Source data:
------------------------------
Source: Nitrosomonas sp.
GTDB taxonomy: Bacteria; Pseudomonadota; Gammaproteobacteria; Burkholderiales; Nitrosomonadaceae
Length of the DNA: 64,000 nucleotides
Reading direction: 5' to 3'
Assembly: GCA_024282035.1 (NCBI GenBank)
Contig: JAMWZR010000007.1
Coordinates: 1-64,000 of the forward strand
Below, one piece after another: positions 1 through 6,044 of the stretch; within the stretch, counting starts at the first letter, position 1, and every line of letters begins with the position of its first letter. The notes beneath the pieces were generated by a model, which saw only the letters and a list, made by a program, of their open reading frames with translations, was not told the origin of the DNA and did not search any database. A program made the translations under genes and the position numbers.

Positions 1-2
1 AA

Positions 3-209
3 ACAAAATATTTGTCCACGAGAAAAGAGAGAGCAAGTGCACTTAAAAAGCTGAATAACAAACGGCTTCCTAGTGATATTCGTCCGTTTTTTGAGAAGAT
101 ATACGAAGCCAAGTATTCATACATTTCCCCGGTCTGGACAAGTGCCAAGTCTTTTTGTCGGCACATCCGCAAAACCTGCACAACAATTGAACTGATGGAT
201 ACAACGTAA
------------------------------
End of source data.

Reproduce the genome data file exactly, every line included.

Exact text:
Source: Nitrosomonas sp.
GTDB taxonomy: Bacteria; Pseudomonadota; Gammaproteobacteria; Burkholderiales; Nitrosomonadaceae
Length of the DNA: 64,000 nucleotides
Reading direction: 5' to 3'
Assembly: GCA_024282035.1 (NCBI GenBank)
Contig: JAMWZR010000007.1
Coordinates: 1-64,000 of the forward strand
Below, one piece after another: positions 1 through 6,044 of the stretch; within the stretch, counting starts at the first letter, position 1, and every line of letters begins with the position of its first letter. The notes beneath the pieces were generated by a model, which saw only the letters and a list, made by a program, of their open reading frames with translations, was not told the origin of the DNA and did not search any database. A program made the translations under genes and the position numbers.

Positions 1-2
1 AA

Positions 3-209
3 ACAAAATATTTGTCCACGAGAAAAGAGAGAGCAAGTGCACTTAAAAAGCTGAATAACAAACGGCTTCCTAGTGATATTCGTCCGTTTTTTGAGAAGAT
101 ATACGAAGCCAAGTATTCATACATTTCCCCGGTCTGGACAAGTGCCAAGTCTTTTTGTCGGCACATCCGCAAAACCTGCACAACAATTGAACTGATGGAT
201 ACAACGTAA